COMMENT: Yugoslavia Misses European Train

Internal political battles deprive Yugoslavia of chance to join Council of

COMMENT: Yugoslavia Misses European Train

Internal political battles deprive Yugoslavia of chance to join Council of

Tuesday, 6 September, 2005

By Jovan Teokarevic in Belgrade (BCR No. 382, 14-Nov-02)


Yugoslavia has again missed the chance to join the Council of Europe, CoE,


after Serb and Montenegrin politicians failed to agree on a constitutional


charter containing the principles intended to define a new joint state.


At odds are two irreconcilable political concepts. The serious nature of


these differences can be seen by the fact that political elites in both


republics appear ready to jeopardise their reintegration into the


international community to achieve victory.


The conflict superficially concerns the seemingly banal matter of the


election of deputies to the federal parliament. This was why the


constitutional charter was not adopted as expected on November 7.


The Montenegrin side, influenced by the pro-independence orientation of


President Milo Djukanovic, opposes direct election of deputies and wants


delegates to be appointed by Montenegro's parliament.


Underlining this position is Djukanovic's concept of the republic as the


centre of power, leaving the joint state with Serbia as a union of states that


won’t impede Montenegro's eventual passage towards independence.


Direct voting would give the federation real legitimacy, making it the stronger entity.


Following his convincing victory in the Montenegrin parliamentary elections


on October 20, Djukanovic signalled that though separation from Serbia might


be on hold it would not be abandoned as a goal.


The president (soon to be premier) said his government


would prove Montenegro "can solve all its own difficulties, [after which]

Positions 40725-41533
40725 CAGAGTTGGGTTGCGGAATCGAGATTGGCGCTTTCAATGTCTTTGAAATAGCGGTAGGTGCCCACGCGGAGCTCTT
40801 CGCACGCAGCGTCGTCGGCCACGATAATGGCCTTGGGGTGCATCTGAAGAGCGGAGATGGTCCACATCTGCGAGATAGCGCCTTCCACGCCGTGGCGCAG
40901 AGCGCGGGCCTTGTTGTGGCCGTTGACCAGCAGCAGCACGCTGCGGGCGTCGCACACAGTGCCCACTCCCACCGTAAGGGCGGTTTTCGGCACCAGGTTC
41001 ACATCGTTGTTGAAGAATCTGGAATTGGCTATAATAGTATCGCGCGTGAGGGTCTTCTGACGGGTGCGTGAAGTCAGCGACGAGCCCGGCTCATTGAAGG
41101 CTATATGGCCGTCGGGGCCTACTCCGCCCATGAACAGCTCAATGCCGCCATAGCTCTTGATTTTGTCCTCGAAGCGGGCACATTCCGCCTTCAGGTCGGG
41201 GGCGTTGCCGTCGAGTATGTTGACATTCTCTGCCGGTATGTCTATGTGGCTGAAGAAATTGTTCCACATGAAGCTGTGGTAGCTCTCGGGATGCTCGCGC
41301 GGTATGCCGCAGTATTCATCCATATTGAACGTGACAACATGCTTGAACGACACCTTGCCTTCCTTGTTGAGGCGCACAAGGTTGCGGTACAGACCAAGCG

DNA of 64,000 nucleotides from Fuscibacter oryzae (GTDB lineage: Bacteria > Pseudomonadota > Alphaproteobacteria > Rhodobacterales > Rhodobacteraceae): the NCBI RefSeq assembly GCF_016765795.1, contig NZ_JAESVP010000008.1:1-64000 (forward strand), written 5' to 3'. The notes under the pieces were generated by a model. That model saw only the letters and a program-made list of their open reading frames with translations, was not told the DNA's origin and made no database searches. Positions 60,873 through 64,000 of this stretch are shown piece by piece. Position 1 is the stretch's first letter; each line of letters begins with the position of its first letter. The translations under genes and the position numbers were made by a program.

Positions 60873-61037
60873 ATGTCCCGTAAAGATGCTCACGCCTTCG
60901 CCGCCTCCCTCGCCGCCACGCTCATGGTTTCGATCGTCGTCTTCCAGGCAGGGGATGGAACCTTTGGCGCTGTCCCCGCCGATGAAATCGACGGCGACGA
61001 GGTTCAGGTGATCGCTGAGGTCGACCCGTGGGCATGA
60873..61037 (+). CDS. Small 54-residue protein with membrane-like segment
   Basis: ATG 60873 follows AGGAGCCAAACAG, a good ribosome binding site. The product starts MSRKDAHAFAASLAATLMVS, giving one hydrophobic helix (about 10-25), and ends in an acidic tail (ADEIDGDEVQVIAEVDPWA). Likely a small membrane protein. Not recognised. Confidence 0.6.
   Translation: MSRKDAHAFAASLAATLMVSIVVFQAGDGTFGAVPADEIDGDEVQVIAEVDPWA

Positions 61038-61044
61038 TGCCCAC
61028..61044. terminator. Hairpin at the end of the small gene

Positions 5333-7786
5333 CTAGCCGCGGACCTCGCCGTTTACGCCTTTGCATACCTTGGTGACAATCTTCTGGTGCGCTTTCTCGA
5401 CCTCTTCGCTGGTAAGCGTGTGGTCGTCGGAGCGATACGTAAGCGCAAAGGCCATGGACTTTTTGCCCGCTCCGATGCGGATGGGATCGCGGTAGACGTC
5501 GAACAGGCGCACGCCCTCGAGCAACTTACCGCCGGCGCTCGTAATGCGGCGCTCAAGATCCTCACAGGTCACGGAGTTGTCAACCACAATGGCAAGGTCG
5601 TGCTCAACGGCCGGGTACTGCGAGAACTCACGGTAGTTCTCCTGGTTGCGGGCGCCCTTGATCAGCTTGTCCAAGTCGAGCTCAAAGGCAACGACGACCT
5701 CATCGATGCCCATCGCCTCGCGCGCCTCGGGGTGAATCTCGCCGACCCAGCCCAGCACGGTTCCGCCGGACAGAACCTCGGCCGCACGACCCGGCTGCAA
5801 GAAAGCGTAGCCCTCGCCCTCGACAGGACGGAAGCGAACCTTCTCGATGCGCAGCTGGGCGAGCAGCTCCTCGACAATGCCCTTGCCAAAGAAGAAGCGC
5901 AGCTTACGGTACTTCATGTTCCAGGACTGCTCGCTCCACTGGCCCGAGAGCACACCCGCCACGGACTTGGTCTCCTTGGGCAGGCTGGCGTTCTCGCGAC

tension will decline, and talks over Montenegro's independence will be


calmer. I still strongly believe independence both for Montenegro and Serbia


is the logical epilogue to the process of ex-Yugoslavia's dissolution".


He is opposed in Belgrade by Yugoslav president Vojislav


Kostunica and his followers and by pro-federation Montenegrin politicians.


Brussels is closer to Kostunica’s preference for a strong union between Serbia and Montenegro


; the EU's external relations commissioner, Javier Solana, recently said the new entity must form a "functional state, meaning one state".


In the background is Serbia's reformist premier Zoran Djindjic. His pragmatic standpoint inclines more towards Djukanovic than to Kostunica. But he also wants to postpone solutions to disputed


issues and adopt the charter urgently, as it is the precondition for enacting the reforms he advocates and which depend on rapid admission to the CoE.


Djukanovic's group has less interest in adopting the charter, a tendency


shared by elements within Djindjic's ruling Democratic Opposition of Serbia,


DOS, coalition. Because of the dominant role of the parliaments of their


respective republics, both these groups want the privilege of appointing


deputies, instead of direct election.


In the meantime, other disputes are fuelling the basic conflict between two


blocs, for example whether the charter is a contract between two sovereign


states, as Djukanovic says, or a classical constitution, which is


Kostunica's position.